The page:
Waynesboro Human Services serves Thanksgiving dinner

November 24, 2000

Waynesboro Human Services serves Thanksgiving dinner

By STACEY DANZUSO / Staff Writer, Chambersburg

WAYNESBORO, Pa. -- Preparing a traditional Thanksgiving feast for 200 people took about three months, but the Waynesboro Human Services Center's annual dinner went off without a hitch Thursday.

It was primarily senior citizens alone for the holiday who filtered into Evangelical Lutheran Church's fellowship hall for two hours to enjoy turkey and all the fixings.

"It's an incredible effort from the community. I can't believe we pull it off every year," said Susan Brall, Human Services Center coordinator.

Waynesboro resident Janet Smedley played Christmas carols on the piano and guests joined in singing "Jingle Bells" and other holiday tunes, while about 50 volunteers scurried throughout the room filling up plates and passing out dessert.


The center has hosted the dinner for at least 20 years, Brall said.

The feast - featuring turkey, ham, mashed potatoes, stuffing and green beans - was free to anyone in the Waynesboro Area School District.

All of the food and supplies were donated from local business groups and service organizations.

While guests were seated at three long tables chatting with friends and new acquaintances, volunteers in the kitchen filled up the plates in assembly-line fashion.

"People can ask for what they want and the plate goes through an assembly line," said Dawn Albaugh, 24, of Waynesboro, who volunteered at the dinner for the first time this year.

Terri Gearity and her daughter, Taylor Steeves, 6, were a big hit with the crowd, pushing around a cart laden with desserts including apple, cherry and pumpkin pies, chocolate cake, muffins and brownies.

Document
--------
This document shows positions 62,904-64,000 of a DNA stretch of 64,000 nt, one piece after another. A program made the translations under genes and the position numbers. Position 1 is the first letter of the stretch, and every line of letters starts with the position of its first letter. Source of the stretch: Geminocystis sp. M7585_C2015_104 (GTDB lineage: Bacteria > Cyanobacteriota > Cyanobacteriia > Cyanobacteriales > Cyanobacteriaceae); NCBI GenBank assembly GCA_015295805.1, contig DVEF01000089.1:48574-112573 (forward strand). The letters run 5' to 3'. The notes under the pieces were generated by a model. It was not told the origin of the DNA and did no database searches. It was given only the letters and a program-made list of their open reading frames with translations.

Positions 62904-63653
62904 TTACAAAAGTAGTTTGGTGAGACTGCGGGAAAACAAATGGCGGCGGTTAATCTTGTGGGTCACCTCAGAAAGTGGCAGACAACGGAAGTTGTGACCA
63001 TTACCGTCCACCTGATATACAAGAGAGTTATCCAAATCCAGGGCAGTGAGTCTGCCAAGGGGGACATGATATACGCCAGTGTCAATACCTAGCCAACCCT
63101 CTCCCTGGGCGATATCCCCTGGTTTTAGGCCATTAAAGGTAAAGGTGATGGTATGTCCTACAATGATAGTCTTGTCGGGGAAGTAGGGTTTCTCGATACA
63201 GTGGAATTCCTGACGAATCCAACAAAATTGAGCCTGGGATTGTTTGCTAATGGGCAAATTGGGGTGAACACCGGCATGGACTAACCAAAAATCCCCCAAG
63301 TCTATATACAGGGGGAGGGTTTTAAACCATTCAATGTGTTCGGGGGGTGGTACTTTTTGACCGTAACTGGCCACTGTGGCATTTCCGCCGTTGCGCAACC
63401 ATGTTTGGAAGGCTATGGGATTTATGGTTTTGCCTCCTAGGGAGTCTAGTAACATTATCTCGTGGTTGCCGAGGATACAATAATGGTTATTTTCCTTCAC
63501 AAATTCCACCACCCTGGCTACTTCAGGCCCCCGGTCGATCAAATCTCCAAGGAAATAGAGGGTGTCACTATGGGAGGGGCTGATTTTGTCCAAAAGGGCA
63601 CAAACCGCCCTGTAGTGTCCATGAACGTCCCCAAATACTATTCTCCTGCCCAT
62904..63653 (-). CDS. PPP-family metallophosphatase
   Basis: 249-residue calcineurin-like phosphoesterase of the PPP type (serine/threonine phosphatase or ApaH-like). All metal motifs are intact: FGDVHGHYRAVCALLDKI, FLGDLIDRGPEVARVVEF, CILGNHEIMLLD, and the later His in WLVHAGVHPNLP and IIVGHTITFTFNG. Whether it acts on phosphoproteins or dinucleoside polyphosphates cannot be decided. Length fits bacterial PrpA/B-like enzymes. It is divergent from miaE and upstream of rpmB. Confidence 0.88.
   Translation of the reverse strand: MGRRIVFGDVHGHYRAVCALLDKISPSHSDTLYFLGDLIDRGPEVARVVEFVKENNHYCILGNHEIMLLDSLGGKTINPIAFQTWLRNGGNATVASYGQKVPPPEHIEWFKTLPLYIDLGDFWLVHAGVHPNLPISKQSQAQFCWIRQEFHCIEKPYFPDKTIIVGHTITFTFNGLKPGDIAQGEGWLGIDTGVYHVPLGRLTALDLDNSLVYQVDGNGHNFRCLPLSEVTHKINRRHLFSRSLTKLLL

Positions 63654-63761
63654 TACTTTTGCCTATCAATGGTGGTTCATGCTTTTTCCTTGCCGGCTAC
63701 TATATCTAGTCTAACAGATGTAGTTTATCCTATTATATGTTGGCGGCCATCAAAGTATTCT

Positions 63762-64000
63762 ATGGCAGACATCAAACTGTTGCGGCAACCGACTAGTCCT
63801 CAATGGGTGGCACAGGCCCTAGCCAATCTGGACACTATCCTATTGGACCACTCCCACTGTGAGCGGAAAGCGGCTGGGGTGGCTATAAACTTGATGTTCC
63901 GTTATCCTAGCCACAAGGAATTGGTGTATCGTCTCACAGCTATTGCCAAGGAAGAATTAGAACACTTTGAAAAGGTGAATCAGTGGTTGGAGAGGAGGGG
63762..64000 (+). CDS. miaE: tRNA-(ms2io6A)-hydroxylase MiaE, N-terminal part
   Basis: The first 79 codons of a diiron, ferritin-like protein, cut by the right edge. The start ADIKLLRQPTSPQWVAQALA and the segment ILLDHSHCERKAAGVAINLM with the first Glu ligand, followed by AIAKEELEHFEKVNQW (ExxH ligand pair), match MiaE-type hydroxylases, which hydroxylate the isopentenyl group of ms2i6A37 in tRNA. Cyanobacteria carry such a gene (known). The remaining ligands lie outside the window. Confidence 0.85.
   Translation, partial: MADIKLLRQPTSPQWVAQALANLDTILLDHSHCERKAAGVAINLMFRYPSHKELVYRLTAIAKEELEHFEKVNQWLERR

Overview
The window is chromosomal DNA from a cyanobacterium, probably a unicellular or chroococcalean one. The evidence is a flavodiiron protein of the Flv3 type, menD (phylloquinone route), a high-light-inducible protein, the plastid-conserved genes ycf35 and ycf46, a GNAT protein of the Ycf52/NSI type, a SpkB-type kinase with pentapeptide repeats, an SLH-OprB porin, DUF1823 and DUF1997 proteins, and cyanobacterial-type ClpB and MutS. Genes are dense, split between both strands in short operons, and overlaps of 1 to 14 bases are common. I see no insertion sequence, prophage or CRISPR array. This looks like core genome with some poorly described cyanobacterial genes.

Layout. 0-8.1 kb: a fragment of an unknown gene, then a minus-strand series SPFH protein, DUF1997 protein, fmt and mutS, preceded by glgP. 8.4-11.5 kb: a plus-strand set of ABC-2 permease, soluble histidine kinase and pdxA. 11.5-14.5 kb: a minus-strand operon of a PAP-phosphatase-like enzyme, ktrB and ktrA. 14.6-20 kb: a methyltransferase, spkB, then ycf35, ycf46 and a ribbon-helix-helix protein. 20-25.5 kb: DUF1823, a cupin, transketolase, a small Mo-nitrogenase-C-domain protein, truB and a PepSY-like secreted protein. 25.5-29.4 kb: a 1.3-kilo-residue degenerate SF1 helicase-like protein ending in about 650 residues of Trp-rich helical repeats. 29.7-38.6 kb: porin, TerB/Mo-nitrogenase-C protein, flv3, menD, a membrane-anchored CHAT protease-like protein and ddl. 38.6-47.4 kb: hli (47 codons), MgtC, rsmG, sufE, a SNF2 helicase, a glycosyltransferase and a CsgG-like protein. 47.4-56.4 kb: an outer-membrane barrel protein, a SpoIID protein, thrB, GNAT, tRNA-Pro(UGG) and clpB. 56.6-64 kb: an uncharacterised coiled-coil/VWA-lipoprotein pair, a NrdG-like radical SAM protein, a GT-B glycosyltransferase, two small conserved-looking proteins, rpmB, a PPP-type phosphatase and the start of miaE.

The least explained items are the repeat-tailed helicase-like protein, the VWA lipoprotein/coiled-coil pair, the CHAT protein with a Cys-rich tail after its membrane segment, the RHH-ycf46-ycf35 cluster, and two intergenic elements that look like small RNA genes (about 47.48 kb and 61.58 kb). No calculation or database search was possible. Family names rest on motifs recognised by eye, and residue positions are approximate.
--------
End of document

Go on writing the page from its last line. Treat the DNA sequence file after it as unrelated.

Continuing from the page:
"Our dinner is later, at 5 p.m., so we get the best of both worlds," Gearity said. "It's also a good lesson for her."

Dessie and Roy Sheffler, of Waynesboro, were among the seniors at the dinner without a family gathering to attend on Thanksgiving.

"My son is at his in-laws' this year and we were alone," Dessie Sheffler said. "I got a turkey, but I gave it to Human Services."

The Shefflers said they knew several of the people at their table and were enjoying the food.

Emma Feaster, of Waynesboro, came to the dinner with several other widows before going to visit their friends in Falling Spring Rehabilitation Center in Chambersburg.

Feaster said she has cooked her share of turkeys throughout the years and enjoyed being waited on with her friends.

Audrey and Alex Milho of Waynesboro said they normally have Thanksgiving dinner with their daughter, but she went out of town with her family this year.

Audrey Milho said she saw the dinner advertised in the paper and decided to volunteer. But when she called, the center already had enough volunteers lined up.

"So I made a few cherry pies and came for dinner instead," she said.

Ray Giffin of Quincy Village joined the Milhos at the table and made sure he tried a piece of the cherry pie.

"I delivered dinner to shut-ins and came here to eat," he said.

Missie Baer, a Waynesboro Human Services Center employee, said planning the dinner began in September.

"We sent out letters to social clubs who always donate to get them prepared," she said.

The food came pouring in this week, and with the help of Rick Cook, a chef at John Wallace Kitchen, where the meal was prepared.

"There are so many people in the community alone, this is a good way for some to come out and be with friends, Baer said.

Baer said she and her own family would go out for Thanksgiving dinner.

"We're going to go be waited on," she said.

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